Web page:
And strangely enough, he seems to be exerting undue influence on himself:
Last August, five people had written to to the commission, alleging that they had been unfairly prohibited from applying for drilling permits in Lee County because of a local ordinance establishing a temporary moratorium on fracking. In their petition, the complainants asked the commission to essentially overrule Lee County government and allow them to frack for natural gas on their land.
Yet all of the complainants holding the metaphorical sword over Womack’s head are his friends, neighbors or professional colleagues — relationships that could jeopardize his impartiality in granting a hearing or voting on whether to undermine Lee County’s authority. And questions about Womack’s potential role in the drafting the individual complaints raises further concerns about the depth of his involvement in promoting fracking in his home county.
Okay, so: Republicans pull this kind of crap all the time, by recruiting "regular citizens" (who also are usually local Party acolytes) to file complaints about this or that, to provide an excuse for GOP elected officials to take action. See the 2016 voter fraud fiasco for background, in which several local "citizens" filed voter challenges in an effort to undermine/overturn Roy Cooper's victory over Pat McCrory. But in this case, it's glaringly obvious that Womack is in cahoots with local landowners eager to start poking holes in the ground, regardless of what the duly elected county government says:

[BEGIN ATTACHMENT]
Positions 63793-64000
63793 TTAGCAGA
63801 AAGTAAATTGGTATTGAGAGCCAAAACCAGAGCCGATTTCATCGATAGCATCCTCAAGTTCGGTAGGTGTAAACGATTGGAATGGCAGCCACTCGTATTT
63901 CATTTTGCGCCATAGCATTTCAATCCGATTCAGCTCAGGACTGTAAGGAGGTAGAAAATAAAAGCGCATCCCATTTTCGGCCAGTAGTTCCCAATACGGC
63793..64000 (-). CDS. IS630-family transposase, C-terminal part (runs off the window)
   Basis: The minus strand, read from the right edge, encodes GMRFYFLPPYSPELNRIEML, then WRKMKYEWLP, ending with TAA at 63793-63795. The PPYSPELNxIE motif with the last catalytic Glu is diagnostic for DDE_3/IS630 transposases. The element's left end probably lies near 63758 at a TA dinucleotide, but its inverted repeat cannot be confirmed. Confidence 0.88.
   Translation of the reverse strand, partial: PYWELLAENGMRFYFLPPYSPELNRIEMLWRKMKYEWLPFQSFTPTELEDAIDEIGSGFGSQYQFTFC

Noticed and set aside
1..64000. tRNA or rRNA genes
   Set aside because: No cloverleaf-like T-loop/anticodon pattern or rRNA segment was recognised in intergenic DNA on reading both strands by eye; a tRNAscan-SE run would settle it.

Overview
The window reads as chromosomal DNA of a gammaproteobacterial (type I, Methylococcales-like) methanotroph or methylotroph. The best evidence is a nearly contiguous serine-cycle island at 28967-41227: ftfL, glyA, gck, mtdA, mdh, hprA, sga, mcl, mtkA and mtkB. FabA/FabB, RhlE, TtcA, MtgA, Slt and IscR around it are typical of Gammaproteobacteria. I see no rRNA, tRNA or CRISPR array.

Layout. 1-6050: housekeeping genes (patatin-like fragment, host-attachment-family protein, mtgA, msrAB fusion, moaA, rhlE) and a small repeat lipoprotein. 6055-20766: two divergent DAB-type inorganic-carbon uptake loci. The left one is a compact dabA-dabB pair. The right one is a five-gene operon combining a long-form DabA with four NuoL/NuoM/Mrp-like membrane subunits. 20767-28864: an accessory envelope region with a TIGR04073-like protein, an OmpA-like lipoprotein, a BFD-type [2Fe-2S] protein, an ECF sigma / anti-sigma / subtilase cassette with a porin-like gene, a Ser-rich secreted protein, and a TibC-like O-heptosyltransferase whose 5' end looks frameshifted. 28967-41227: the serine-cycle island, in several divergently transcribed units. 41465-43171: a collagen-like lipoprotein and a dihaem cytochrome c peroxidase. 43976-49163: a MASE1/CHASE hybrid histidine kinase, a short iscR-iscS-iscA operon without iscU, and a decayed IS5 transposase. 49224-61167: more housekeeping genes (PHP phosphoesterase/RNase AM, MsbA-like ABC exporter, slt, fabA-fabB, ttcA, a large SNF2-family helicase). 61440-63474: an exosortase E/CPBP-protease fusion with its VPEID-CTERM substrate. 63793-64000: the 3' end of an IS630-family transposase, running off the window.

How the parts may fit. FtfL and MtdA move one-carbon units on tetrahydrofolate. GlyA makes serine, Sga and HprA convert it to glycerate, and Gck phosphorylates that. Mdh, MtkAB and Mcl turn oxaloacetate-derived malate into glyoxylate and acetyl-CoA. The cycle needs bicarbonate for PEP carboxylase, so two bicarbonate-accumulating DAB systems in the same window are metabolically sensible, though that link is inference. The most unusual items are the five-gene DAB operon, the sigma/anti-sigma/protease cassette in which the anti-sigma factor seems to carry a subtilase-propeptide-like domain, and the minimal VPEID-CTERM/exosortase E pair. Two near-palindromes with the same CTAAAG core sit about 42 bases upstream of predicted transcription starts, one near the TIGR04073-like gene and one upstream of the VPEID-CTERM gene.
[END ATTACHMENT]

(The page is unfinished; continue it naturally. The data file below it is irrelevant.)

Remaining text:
“The state has prohibited ordinances that interfere with oil and gas exploration,” Womack said at the meeting. “It’s unfortunate that some local governments worked around the issue.”
That workaround is a pre-existing law which allows local officials to establish temporary moratoria on development activities, including fracking, under certain conditions. For example, local officials must clearly state why they are enacting the moratorium. And they must also set a “reasonable” expiration date for it.
With that authority, Lee County Commissioners (as well as Chatham County) passed a fracking moratorium in 2015 because of questions about its environmental and socioeconomic impacts. By a unanimous vote, commissioners renewed it last December for another two years, with an expiration date of Dec. 7, 2019.
Understand, if a majority of the voters had been upset with elected officials for delaying fracking, they would have been replaced, or *at least* that vote would have been split, and not unanimous. But people like Womack don't care about the wishes of the public at-large, they only care about a handful of people making money by contaminating the groundwater.